If you want to modify a child custody order that was issued by a court in California, generally you follow the rule that the order is modifiable in the state where the child lives. The idea behind that rule is that once the child has lived in Texas for six months, the child's most relevant facts about and witnesses to the child's school performance, medical condition, social relationships, and other activities are located in Texas. Similarly, if the child still lives in California, the same relevant facts and witnesses are located in California.
The child custody order is modifiable in the state where the child lives.See Tex. Family Code § 152.203
If you and the child have lived in Texas for at least six months you can ask a Texas judge to modify the order. Before a Texas judge can modify a California child custody order, the court in California that issued the original order must relinquish jurisdiction over the order to Texas.
If you are from California, you may be used to the courts providing useful forms applying to a wide variety of legal issues so that people can represent themselves. That's not the case in Texas and multi-state jurisdictional issues are complicated. Not only are they complicated, if you manage to get a Texas judge to modify the California order but you failed to follow the procedures perfectly, you will eventually find out that the the modified order is VOID and of no legal effect when you try to enforce it or exercise it. The best way to avoid that is to retain a family law attorney with significant multi-jurisdictional family law experience.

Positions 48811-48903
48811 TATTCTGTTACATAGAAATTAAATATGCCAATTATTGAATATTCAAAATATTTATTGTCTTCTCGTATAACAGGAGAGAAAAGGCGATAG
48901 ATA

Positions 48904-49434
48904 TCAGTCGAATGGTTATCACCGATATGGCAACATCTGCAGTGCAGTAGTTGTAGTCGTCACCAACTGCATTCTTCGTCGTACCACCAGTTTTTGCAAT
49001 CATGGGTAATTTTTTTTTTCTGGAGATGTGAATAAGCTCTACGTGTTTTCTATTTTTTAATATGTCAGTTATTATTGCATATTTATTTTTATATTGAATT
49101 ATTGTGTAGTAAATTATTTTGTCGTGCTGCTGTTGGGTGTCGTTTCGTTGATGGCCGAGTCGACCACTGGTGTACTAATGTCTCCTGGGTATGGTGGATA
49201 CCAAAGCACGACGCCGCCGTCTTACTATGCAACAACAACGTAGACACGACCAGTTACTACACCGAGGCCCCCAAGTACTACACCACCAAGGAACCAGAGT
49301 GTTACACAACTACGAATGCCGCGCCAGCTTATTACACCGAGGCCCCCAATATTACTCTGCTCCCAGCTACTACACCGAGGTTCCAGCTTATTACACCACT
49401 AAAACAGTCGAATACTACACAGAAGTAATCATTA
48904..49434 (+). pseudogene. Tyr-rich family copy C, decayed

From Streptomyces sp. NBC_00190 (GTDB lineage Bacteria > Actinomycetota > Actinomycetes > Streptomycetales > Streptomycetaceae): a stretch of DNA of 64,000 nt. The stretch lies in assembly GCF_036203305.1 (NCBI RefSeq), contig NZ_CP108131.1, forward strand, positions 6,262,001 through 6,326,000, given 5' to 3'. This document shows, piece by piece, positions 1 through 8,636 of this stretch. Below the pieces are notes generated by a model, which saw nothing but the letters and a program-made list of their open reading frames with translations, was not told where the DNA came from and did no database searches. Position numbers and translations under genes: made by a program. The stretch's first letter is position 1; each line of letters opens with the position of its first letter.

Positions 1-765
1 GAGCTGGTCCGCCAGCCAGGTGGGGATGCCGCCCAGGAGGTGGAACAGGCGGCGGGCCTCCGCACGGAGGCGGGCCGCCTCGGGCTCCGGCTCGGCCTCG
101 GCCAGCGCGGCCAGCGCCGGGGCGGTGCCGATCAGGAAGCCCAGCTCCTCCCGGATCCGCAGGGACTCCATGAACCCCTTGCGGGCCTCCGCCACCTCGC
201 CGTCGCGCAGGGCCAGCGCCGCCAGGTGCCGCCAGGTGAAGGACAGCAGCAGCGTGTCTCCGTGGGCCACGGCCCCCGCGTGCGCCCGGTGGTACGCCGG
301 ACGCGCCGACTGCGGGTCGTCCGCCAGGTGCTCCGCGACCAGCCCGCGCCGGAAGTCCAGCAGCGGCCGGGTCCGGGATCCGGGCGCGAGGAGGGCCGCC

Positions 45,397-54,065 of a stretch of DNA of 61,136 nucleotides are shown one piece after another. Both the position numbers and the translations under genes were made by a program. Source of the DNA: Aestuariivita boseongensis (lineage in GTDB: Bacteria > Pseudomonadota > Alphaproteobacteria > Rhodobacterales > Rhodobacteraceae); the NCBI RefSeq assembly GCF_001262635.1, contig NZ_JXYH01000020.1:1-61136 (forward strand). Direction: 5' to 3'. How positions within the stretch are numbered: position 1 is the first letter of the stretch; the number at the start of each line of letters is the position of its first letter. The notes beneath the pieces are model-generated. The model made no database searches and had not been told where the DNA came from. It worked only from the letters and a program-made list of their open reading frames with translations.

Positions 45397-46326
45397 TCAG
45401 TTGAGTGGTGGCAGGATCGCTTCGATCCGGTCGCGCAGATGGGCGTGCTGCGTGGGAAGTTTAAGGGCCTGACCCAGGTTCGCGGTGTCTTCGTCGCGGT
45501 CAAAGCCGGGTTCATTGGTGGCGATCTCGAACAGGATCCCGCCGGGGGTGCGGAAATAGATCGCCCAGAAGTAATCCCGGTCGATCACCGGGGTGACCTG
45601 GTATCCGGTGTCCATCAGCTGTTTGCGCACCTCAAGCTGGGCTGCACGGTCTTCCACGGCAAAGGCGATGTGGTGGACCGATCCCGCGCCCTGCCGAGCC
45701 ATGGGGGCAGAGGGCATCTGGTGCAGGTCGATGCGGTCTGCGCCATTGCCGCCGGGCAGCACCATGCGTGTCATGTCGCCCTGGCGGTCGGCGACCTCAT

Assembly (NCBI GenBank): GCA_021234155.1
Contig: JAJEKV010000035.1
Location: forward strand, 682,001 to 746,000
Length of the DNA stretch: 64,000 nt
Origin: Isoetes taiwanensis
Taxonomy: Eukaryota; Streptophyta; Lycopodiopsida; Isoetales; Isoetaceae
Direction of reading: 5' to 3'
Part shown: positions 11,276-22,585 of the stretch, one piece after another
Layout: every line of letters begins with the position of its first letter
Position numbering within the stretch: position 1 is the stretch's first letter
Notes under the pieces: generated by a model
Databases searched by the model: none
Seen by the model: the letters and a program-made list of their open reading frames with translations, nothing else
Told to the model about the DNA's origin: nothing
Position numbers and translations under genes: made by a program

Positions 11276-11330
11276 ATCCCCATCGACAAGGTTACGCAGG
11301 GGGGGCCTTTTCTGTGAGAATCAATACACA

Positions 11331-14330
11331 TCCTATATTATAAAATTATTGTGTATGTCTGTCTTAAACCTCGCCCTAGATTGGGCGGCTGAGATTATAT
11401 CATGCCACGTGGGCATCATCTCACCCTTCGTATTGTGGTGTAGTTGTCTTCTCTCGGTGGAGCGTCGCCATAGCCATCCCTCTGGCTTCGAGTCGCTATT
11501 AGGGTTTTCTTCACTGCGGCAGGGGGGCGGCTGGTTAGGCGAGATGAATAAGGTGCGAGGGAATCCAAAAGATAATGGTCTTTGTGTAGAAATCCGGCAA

Enforcing a California Child Custody Order
If you want to enforce a child custody order that was issued by a court in California, you follow the rule that orders are enforceable in the state where the alleged violator lives. That means that if you and the child have moved to Texas and the other parent remained in California, you will have to sue the other parent in a California court for any alleged violations of the custody order no matter how long the child has lived in Texas.
Orders are enforceable in the state where the alleged violator lives.U.S. Const. amend IVX.
If the other parent lives in Texas, you will enforce the California child custody order in Texas, whether you and the child live in California, Texas, or any other state.
Enforcement cases are where parents experience the pain of the lack of specificity of California orders. When a court enforces an order, the court is being asked to do one or more of the following:
- Order the other parent to do something;
- Order the other parent to stop doing something;
- Make the other parent pay a fine; and